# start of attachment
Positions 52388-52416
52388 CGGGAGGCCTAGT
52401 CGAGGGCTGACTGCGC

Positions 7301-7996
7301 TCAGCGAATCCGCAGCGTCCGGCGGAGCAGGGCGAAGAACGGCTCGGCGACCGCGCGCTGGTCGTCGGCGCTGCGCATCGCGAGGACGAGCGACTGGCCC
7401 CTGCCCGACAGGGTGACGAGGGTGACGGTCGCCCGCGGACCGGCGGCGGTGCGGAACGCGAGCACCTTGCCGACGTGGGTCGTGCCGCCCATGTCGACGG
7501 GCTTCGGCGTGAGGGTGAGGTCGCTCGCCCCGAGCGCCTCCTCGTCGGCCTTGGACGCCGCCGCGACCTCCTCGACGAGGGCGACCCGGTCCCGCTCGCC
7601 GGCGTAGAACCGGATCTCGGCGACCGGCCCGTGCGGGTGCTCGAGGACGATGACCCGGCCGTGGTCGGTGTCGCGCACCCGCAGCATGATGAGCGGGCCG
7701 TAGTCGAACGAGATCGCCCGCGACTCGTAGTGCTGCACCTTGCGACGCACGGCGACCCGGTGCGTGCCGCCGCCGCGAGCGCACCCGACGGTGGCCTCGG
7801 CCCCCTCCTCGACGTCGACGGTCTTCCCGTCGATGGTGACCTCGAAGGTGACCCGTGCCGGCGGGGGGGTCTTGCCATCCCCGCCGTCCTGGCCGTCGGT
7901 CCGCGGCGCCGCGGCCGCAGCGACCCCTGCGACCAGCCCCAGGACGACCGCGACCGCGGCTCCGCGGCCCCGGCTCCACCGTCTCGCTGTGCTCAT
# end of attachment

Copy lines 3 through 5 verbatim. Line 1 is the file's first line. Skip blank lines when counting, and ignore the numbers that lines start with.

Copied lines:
52401 CGAGGGCTGACTGCGC

Positions 7301-7996
7301 TCAGCGAATCCGCAGCGTCCGGCGGAGCAGGGCGAAGAACGGCTCGGCGACCGCGCGCTGGTCGTCGGCGCTGCGCATCGCGAGGACGAGCGACTGGCCC